Trisha Shetty


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Color of berry skin  Blanc
Origin  France, Isère
Wine color  White wine
Notable regions  Isère, Ain
Sweetness of resulting wine  Dry
Species  Common Grape Vine
Verdesse lescepagesfreefrphotcepverdessefrentavjpg
Also called  See list of synonyms -->
Similar  Common Grape Vine, Téoulier, Persan, Molette, Merille

Obm white wine grape verdesse

Verdesse is a white French wine grape variety grown primarily in the Bugey AOC of eastern France (though it is not currently permitted in the AOC wine). It is also permitted under the Vin de Savoie AOC for wines produced in the Isère department up to a maximum allowance of 10%. Ampelographers believe that the variety is likely very old and originated along the Drac and Grésivaudan valleys in Isère.



Verdesse tends to thrive in clay and limestone slopes. It has a high tolerance to botrytis but can be very susceptible to powdery and downy mildew. The grape tends to form small to medium, compact clusters that take on a conical shape with often a side-wing cluster. The berries tend to vary from greenish white to a golden yellow after veraison and may even take on an amber shade when fully ripe and sun burnt. The skin of the small to medium size, ellipsoid berries are usually very thick.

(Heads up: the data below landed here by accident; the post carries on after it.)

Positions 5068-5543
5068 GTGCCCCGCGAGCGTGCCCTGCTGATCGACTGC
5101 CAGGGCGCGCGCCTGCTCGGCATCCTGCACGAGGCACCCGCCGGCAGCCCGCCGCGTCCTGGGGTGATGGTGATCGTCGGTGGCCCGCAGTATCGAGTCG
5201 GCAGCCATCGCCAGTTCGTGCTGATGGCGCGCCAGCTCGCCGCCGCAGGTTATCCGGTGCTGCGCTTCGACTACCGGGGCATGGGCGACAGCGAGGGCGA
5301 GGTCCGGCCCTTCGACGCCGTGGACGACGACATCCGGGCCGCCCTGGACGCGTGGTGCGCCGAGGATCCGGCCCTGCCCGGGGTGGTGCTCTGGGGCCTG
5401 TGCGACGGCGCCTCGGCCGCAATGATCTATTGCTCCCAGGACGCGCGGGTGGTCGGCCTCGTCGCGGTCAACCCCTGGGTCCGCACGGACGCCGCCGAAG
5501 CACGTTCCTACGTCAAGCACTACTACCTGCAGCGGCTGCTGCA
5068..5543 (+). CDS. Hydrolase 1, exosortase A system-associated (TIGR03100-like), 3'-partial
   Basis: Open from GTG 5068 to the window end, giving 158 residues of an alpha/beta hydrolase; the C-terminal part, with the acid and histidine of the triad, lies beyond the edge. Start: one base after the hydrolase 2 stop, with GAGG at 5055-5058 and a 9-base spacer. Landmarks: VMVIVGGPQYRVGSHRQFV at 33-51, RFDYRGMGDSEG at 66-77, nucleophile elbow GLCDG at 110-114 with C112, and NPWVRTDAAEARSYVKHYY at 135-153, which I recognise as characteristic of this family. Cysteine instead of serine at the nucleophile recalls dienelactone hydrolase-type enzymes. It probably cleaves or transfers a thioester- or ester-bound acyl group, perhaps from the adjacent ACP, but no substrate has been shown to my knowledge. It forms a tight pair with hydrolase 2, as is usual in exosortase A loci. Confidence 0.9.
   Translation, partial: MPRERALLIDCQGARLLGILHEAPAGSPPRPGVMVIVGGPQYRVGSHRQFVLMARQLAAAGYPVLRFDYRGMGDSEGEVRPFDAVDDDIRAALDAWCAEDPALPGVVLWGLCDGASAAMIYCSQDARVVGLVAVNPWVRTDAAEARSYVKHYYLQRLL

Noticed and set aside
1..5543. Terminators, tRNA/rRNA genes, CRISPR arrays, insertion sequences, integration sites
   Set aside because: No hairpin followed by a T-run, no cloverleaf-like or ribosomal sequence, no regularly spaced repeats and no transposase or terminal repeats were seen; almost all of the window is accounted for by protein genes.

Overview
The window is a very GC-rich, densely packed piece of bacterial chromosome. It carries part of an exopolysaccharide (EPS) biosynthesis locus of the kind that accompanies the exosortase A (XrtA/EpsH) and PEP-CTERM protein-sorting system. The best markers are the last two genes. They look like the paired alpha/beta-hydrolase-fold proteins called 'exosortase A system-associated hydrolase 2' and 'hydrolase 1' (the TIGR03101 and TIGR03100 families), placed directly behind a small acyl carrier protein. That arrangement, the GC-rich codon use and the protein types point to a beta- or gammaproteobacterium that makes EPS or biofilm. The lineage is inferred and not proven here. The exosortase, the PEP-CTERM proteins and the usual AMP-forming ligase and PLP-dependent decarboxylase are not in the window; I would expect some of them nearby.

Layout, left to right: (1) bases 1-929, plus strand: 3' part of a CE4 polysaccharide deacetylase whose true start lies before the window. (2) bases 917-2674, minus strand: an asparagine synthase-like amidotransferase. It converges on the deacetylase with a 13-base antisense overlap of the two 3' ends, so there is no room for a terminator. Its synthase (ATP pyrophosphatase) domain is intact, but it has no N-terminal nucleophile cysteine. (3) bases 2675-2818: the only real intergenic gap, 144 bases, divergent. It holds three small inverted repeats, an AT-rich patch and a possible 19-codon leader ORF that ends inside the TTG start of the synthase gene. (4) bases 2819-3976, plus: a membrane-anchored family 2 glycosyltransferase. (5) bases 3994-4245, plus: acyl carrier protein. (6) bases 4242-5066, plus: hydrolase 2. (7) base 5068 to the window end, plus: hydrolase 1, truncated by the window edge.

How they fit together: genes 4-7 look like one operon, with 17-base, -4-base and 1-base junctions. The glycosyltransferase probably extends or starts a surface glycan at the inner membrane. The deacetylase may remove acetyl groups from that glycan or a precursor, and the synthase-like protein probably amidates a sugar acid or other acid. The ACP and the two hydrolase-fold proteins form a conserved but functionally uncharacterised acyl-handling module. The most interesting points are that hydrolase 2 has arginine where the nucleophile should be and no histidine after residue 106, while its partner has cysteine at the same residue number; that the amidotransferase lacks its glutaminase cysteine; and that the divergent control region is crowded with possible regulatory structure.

In the 20th century, ampelographers Louis Levadoux and (decades later) Linda Bisson categorized Verdesse as a member of the Pelorsien eco-geogroup along with Bia blanc, Béclan, Dureza, Exbrayat, Durif, Jacquère, Mondeuse blanche, Peloursin, Servanin and Joubertin.


The grape has the potential of producing full bodied, highly alcoholic wine with pronounce aromatics. Despite the inference of several of its synonyms, the aromas of wines made from Verdesse are usually not "musky".


Over the years Verdesse has been known under a variety of synonyms including: Bian ver, Bian vert, Blanchette, Clairette de Chindrieux, Clairette précoce, Dongine, Etraire Blanche, Verdasse, Verdea, Verdêche, Verdesse Muscade, Verdeze musqué and Verdeze musquée.


Verdesse Wikipedia

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